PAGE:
Could it be a prison? It kind of felt like it . . .
Maybe a grocery store? They used grocery carts as strollers.
Well I've had a lot of requests to write about what it's like having a baby in the Czech Republic. I wrote this and realized it was really long, so the three things that struck me as being the most odd were 1. The whole shopping carts as strollers thing was different. 2. They put a big tatoo on Benjamin's chest to identify him. I had a bracelet with his name and number on my wrist. And 3. that I had to weigh the baby, take his temperature and record everything. What did the nurses do? Check to make sure my numbers looked good. So now feel free to read as much or as little as you want. It's kind of divided into two parts: Pregnancy and delivery, and hosptial stay.
Pregnancy and Delivery
This blog is dedicated to Alena Pilková who is watching Vinson at the park right now and is the only way that I would have time to write a blog like this. So I've had a lot of people ask what it's like having a baby in the Czech Republic. It's a lot different than the U.S., or at least my experience with Vinson in the U.S. The last month of pregnancy in the Czech Republic you go to the hospital for check ups because the doctor that you have visited for the pregnancy to that point doesn't do deliveries (or at least mine didn't). I had to have three check ups. First I have to preface this with the fact that Prague is experiencing a baby boom right now. To give you an idea: I called to sign up for the hosptial at 13 weeks into the pregnancy and Benjamin had 2 due dates. One was in August and the second was September 2nd. It was a good thing he had a Sepember due date because August was already full at all of the hospitals. So they are short on facilities. All of the mothers in the last month of their pregnancy - or with an at-risk pregnancy - go for these check ups and so there are about 20 women waiting on hard couches for the first half of the check up (about a 2 hour wait). I had no idea it would be so awful, so I didn't bring a book or anything and nearly died from boredom. Then they check the baby's movement and heart rate. I had to do plenty of these with Vinson, but there was no waiting. Only four mothers can do this at a time and it's a 20 minute process for each mother, but there's always a chair empty because the nurse wasn't very fast. And then, if that wasn't enough, you wait in another line to see a doctor. About a 4 hour process, altogether. It was a different doctor each time and they would check dialation and if the baby had dropped, etc. Everytime, I had a checkup scheduled I would hope and hope that Benjamin would come before the next one because they took so long and I had to find someone to watch Vinson. (Thanks Melinda!!!)
As a little bit of background information, with Vinson I was induced and had an epidural before feeling much of anything, so I felt like this was my second pregnancy but my first real labor experience. I didn't really know what a contraction felt like or when I should expect Benjamin to come (early or late) according to the due date, etc. I had been having really sporadic contractions for an entire week and then on the morning of the 5th I had contractions every 10 minutes. Dan and I called a taxi and woke the Kings up to watch Vinson at three in the morning. I had 3 contractions in the taxi, but it didn't faze the driver one bit. At the hospital they said that the contractions were too far apart and that I should go home and come back later. No buses were running - it was 5 in the morning, after all - so we walked to the tram stop and took a tram home. I could tell people were adverting their eyes because it was obvious when I was having a contraction. I think I did pretty good at being inconspicuous, though.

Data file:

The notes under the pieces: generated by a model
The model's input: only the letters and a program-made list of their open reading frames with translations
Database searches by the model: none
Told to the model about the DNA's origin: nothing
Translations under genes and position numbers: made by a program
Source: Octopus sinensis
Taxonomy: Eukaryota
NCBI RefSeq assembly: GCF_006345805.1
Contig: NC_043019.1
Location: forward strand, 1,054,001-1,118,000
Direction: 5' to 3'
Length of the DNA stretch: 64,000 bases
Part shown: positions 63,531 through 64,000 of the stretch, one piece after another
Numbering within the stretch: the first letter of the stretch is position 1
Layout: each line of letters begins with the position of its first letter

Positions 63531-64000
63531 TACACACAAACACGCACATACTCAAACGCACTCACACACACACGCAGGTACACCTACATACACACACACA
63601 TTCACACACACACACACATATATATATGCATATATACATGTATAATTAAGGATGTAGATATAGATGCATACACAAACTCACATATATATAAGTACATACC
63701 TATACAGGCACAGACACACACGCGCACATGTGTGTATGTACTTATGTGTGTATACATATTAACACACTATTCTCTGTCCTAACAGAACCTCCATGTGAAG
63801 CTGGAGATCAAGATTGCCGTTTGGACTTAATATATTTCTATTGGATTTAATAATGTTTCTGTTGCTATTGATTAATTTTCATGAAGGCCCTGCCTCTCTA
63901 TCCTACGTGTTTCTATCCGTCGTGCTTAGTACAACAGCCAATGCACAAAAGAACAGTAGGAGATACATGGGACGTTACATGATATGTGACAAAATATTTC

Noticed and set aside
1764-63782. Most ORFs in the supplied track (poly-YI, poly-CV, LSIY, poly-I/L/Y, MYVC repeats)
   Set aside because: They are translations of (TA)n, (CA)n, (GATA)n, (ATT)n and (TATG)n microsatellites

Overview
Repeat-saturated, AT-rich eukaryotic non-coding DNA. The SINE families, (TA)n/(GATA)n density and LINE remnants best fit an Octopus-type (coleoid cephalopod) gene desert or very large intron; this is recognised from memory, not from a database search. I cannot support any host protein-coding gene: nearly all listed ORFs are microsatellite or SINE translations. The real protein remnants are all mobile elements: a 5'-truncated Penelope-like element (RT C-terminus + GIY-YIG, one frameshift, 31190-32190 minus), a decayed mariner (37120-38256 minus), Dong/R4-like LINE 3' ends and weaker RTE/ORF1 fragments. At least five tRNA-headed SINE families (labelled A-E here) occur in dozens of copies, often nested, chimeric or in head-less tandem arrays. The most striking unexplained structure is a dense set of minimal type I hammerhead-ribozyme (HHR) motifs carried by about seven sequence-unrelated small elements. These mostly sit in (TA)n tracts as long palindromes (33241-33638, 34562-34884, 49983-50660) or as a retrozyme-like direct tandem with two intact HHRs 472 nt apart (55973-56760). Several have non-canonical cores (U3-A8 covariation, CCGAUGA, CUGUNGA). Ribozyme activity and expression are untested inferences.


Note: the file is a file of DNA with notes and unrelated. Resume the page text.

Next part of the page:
After trying to sleep at home for a while, I went to Melinda's house and paced around waiting for the contractions to get more frequent. I called Dan and we went to the hospital. Again, on the bus I kept having contractions, but it was the bus that goes to the hospital- you would think people would assume this was normal, but I have been suprised how few pregnant women I see on the bus. With all of the ones in the checkup lines, they must get there by car or some other way. So, yeah, I was somewhat of a spectacle and again, people diverted their eyes. This time we were admitted to the hospital. I had to be strapped in for them to check my contractions for 20 minutes. By this time they were getting pretty bad and I just wanted them to give me an epidural as soon as I got there. They skipped some of their normal prep work and had Dan sign a bunch papers that the expectant mother usually signs and I was taken to the delivery center. It is a big room with partitions separating all of the mothers who are delivering babies. I had heard about this before and had visions of me having an epidural and feeling nothing but hearing two or three women screaming and cursing (in Czech) while I was delivering the baby. But I was the only one delivering at the time and didn't have to hear someone else screaming. I got an epidural. YEAH! Epidurals aren't very common here, so one of my biggest concerns was that an anethesiologist wouldn't be on duty or something and I would have to tough it out. Benjamin came fairly quickly. The umbilical cord was around his neck so he came out really purple, but he was/is healthy.